« Reply #10 on: July 16, 2005, 01:37:36 AM »
PFT:  At the risk of sounding like a broken record, do try the Alta Cucina.  I'm paying $3 per #10 can, and to my taste they are twice as good as the Contadina.

I agree with you about the San Marzanos.  I've been chasing that holy grail, only to be left wondering what the fuss is all about.  I've tried many varieties (real, fake and DOP) and have yet to figure out why they are so renowned.  Particularly after finding the Alta Cucinas.  I've not yet ordered the Reginas, but I'm not hopeful that they'd be a huge improvement over, say, the LaValles. 

Keep up the good work!  Although I gotta give you a hard time about the Sucralose...

---Guy
Man does not live by bread alone.  There's also tomato, cheese and pepperoni.

Offline bakerboy

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Re: The Denouement of Pizza
« Reply #11 on: July 16, 2005, 04:09:21 PM »
I gotta say again, i too love the alta cucina's.  I used them exclusively at the pizza shop.  However, i don't work at the pizza shop anymore, and they don't use the alta cucinas anymore.  They would order me a case no problem, but thats not the point.  The point is finding something you like, at a decent price, thats readily available in your local market.  Pftaylor has found this in the contadina brand...and kudos to him.  the last time i made a pizza i used Acme Whole Peeled Tomatos.  no %$#.
Now i'm not saying that there is NO difference in tomatos, there is, but sometimes convenience and affordability speak very loud.
Pizzabrewer, i'm feelin ya with the Alta Cucinas.  I love them.  Use em if ya got em.
Pftaylor, I'm holding you to that promise ;)

Offline Pete-zza

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Re: The Denouement of Pizza
« Reply #12 on: July 20, 2005, 07:21:09 PM »
I happened to see a description of the Stanislaus Alta Cucina tomatoes at the Stanislaus website. Apparently the Alta Cucinas are intended to be Stanislaus' answer to the San Marzanos. I have cut and pasted the description for the Alta Cucina tomatoes as follows:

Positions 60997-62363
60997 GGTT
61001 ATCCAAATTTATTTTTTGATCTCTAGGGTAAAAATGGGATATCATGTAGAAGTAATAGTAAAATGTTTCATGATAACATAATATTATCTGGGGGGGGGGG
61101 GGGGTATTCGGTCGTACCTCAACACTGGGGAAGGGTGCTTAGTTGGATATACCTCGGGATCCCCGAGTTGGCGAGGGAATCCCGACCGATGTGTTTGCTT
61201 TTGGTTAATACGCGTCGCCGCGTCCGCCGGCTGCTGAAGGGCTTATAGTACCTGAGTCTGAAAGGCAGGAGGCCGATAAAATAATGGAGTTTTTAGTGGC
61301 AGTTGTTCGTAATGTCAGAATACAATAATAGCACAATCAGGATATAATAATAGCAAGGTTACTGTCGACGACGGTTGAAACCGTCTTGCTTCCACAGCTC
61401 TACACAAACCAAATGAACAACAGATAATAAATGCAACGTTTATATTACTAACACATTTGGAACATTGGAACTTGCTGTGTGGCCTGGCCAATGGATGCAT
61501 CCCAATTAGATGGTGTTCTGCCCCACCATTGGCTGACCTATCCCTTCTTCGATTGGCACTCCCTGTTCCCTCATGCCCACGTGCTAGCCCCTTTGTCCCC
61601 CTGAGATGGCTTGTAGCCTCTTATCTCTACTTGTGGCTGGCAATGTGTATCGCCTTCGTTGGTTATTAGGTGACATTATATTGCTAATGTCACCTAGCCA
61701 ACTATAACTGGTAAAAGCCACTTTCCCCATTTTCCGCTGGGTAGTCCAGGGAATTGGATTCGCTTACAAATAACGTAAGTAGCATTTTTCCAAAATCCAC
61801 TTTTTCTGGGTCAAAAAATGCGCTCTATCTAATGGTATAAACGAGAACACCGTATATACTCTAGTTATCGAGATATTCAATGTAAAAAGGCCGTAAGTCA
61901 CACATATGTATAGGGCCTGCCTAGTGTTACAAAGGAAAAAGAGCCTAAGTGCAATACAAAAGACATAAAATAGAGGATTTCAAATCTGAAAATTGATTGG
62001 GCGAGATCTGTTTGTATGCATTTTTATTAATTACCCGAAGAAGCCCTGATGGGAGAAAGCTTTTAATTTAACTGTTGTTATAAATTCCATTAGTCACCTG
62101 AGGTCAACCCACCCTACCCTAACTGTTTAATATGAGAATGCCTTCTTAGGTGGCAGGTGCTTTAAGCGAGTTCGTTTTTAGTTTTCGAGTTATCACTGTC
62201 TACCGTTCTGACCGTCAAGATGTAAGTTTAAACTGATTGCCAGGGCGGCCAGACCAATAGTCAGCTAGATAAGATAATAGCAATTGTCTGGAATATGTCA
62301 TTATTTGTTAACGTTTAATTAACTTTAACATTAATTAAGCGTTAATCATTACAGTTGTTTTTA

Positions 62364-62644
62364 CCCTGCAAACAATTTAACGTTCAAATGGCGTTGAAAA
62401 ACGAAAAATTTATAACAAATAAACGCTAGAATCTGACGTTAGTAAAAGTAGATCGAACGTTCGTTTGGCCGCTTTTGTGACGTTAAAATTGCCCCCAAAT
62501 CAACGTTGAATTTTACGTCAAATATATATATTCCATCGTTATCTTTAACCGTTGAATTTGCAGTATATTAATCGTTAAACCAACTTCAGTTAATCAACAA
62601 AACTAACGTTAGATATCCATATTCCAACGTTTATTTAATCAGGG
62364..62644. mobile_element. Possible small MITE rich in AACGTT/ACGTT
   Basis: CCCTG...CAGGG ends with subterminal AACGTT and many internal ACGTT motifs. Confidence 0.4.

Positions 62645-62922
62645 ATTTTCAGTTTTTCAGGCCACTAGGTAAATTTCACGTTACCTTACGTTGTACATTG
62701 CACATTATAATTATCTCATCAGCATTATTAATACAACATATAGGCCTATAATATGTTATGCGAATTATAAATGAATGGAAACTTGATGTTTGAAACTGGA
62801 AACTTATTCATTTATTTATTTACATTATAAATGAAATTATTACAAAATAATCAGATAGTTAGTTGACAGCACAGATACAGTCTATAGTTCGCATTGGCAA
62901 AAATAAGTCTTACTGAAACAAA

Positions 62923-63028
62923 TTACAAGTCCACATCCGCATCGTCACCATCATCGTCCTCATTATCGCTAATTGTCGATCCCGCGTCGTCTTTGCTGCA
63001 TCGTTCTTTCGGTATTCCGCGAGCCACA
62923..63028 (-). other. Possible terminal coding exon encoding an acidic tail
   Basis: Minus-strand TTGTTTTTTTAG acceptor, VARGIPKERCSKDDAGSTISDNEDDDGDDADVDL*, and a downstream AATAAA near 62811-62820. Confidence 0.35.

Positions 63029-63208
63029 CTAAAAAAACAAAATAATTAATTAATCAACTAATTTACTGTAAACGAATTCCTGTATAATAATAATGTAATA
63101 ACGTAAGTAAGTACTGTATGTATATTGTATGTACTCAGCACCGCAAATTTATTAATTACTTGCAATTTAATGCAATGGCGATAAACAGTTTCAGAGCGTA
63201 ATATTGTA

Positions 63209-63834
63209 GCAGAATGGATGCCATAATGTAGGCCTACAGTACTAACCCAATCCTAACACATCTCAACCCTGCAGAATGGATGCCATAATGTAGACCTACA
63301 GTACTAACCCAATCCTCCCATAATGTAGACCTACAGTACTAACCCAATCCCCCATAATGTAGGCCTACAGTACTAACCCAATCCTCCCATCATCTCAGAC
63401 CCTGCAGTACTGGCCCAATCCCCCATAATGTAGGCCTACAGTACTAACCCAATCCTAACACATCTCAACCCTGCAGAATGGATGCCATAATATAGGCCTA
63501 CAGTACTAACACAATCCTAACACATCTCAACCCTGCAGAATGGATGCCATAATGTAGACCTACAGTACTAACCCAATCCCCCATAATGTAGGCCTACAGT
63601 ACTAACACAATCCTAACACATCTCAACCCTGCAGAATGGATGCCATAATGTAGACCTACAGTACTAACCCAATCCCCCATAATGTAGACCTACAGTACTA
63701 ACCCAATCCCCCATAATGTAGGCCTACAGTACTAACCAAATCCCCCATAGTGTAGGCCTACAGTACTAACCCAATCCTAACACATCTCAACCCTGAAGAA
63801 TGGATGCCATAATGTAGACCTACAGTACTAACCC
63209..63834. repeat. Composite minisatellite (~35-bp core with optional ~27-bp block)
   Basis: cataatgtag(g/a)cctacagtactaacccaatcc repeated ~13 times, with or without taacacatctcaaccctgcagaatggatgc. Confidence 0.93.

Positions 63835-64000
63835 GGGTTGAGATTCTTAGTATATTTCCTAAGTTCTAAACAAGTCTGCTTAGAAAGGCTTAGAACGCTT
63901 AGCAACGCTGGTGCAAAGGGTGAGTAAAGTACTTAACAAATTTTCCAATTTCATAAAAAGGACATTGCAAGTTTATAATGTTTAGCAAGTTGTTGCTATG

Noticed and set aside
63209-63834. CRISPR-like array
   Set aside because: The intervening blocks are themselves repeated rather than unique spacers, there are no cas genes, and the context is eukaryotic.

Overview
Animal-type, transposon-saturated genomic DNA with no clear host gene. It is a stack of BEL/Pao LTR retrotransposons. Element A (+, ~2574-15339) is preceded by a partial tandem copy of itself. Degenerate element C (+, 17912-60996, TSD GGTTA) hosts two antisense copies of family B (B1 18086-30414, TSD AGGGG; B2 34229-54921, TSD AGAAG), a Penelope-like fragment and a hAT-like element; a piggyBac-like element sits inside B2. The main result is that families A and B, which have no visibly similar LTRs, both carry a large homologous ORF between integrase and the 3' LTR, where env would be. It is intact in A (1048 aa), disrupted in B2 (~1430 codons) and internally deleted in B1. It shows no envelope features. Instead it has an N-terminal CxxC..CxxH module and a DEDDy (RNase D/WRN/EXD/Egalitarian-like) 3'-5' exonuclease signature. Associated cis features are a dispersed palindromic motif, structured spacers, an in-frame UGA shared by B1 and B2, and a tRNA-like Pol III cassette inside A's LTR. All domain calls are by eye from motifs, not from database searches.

The closest thing to Old Italy in America! Favored by restaurateurs serving the classical dishes of Italy's urban "ristoranti", Alta Cucina® Plum Tomatoes are Stanislaus' answer to true San Marzanos which are no longer available except at exorbitant prices.

Today, true San Marzanos are generally unavailable because small Italian farmers have consolidated and turned to mechanized commercial tomato varieties rather than the hand-harvested San Marzano. Although lax enforcement has allowed some Italian packers to get away with mislabeling tomatoes as "San Marzano" (when in fact they are not), in truth the treasured San Marzano tomato has all but disappeared.

And that's why we created Alta Cucina® Plum Tomatoes! In memory of the San Marzanos I first savored in Italy as a boy, each can of Alta Cucina® is full to the brim with sweet, tender ultra-premium plum tomatoes in "Naturale" style juice — packed from select tomato varieties chosen by Stanislaus for their fresh fragrance, exquisite flavor, and delicate "melt-in-your-mouth" texture.

I don't know how accurate the characterization of the San Marzano situation is, but Stanislaus is clearly going after that market.

Peter

Offline pftaylor

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Re: The Denouement of Pizza
« Reply #13 on: July 22, 2005, 07:41:15 AM »
Pete-zza,
Have you personally tried Stanislaus Alta Cucina tomatoes? I haven't yet but am intrigued by their promise.

My experience with the real McCoy (San Marzano DOP) has been disappointing at best. I have tried every brand available to me and uniformly they are weak. When a dirt cheap brand like Contadina can best them you know something is up. I wonder if pizzanapoletana can lift the fog on this issue? Are we getting the bottom of the barrel so to speak here in the US? It sure seems like that is the case. There must be something to San Marzano DOP tomatoes other than the biggest cover up since Watergate.

bakerboy,
I hope your shop will be open soon because I'm scheduled to be in the City of Brotherly Love in mid-August. PM me with an address and directions...
Pizza Raquel is Simply Everything You’d Want.
www.wood-firedpizza.com

Offline Pete-zza

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Re: The Denouement of Pizza
« Reply #14 on: July 22, 2005, 11:29:33 AM »
pft,